From the archives: Chemists lose hands from peroxide explosions
Feb21

From the archives: Chemists lose hands from peroxide explosions

Regarding the inadvertent synthesis of TATP at the University of Bristol, someone commented at “In The Pipeline”: I recall a C&EN story from the early 1980s about a group at K (Kansas or Kentucky?) preparing a batch of 100% H2O2. It exploded during purification and blew off a corner of the building. I vaguely recall a picture of the lab walls completely blown out. I believe they (Kansas? Kentucky?) shut down their chemistry program after that incident before restoring it after a couple of years. I dug into our archives to see if I could find the incident in question. I haven’t been able to find it, but I did dig up some other interesting stories: From July 21, 1952: Chemist Loses Hand in Performic Acid Explosion Five milliliters of performic acid exploded recently at Laval University, Quebec, Canada, tearing off the right hand of a graduate student and smashing all glassware in a radius of 2 to 3 feet. Numerous glass slivers were driven into his skin and into one of his eyes. According to information from the student, A. Weingartshofer-Olmos, and Paul A. Giguere, professor of physical chemistry at Laval, a small receiving flask containing the 5 ml of approximately 90% performic acid was being removed from the still when it detonated for no apparent reason. The acid had been prepared by the addition of 25 grams of 99% hydrogen peroxide to 20 grams of 99% formic acid in the presence of 6.5 grams of concentrated sulfuric acid as catalyst. After two hours for reaching equilibrium, the mixture was distilled under reduced pressure (5 to 10 mm Hg) at 30° to 35° C. This preparation had been performed several times before in the same manner without any mishap. The material was known to be dangerous and adequate precautions were taken. All glassware was thoroughly cleaned in fuming sulfuric acid. The distillation apparatus was entirely assembled through ground glass joints and no lubricant of any sort was used. The still was connected to a dry-ice trap, manometer, and vacuum pump through a length of Tygon tubing. Only 5 to 10 milliliters of the acid was prepared at a time. As nothing unusual had happened while the material was heated for distillation and as the distillate was kept at —10° to — 15° C , the operator felt that the danger period was over. He removed his face shield, pushed aside the two safety screens, and reached for the receiving flask. As he was about to touch the discharge tube to collect a pendant drop, the flask exploded. Like all peroxides and ozonides, performic acid is unstable, since it...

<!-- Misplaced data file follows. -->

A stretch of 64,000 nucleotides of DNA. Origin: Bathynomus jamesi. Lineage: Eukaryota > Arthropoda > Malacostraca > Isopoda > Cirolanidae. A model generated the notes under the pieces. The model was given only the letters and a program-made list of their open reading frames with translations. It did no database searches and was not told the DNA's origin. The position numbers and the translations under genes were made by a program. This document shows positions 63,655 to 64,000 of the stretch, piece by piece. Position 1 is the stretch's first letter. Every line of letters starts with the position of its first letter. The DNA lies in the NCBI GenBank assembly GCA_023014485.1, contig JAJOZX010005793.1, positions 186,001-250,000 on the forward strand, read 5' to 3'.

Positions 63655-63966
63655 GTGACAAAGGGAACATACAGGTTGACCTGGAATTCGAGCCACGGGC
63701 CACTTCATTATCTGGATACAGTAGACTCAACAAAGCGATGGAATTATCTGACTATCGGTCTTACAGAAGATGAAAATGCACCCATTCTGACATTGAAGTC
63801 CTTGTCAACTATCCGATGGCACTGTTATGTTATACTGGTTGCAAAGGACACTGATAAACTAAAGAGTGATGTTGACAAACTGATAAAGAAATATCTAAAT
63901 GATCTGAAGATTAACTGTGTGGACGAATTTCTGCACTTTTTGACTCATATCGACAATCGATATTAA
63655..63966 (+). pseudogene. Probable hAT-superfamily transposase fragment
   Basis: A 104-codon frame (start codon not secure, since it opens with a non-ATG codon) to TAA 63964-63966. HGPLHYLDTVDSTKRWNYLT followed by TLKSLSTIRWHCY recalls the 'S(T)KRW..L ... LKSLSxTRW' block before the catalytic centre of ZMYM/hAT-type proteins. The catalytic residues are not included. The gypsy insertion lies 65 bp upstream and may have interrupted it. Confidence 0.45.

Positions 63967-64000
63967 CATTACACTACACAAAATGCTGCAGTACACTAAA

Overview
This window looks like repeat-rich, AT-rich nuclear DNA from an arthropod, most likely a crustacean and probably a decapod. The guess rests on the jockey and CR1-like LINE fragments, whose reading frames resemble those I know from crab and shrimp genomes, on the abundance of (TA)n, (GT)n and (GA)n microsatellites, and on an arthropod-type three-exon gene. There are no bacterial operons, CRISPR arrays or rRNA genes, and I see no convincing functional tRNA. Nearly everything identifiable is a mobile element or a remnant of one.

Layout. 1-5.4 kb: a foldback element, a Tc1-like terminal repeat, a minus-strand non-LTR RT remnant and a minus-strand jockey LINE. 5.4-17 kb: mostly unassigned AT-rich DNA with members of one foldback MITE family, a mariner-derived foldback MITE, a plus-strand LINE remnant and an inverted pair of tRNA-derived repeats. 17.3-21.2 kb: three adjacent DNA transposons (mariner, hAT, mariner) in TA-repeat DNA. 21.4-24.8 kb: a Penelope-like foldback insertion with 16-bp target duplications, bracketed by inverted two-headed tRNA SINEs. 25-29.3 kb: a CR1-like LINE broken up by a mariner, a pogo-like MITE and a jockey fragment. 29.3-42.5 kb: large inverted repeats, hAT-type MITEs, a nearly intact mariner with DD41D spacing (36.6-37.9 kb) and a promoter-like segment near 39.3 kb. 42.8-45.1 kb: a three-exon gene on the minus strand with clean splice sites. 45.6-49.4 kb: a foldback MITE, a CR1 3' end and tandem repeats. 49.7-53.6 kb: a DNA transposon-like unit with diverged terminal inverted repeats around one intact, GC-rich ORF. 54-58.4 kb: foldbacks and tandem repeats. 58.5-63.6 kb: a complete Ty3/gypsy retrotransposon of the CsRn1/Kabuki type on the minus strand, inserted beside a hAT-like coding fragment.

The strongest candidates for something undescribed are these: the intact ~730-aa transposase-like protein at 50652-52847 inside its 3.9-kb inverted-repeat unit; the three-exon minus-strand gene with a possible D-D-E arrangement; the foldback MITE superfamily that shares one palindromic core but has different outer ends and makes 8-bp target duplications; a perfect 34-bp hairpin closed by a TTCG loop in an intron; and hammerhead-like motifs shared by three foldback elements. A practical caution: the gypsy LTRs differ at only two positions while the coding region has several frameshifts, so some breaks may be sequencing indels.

Read More
How a student unintentionally made an explosive at U Bristol
Feb15

How a student unintentionally made an explosive at U Bristol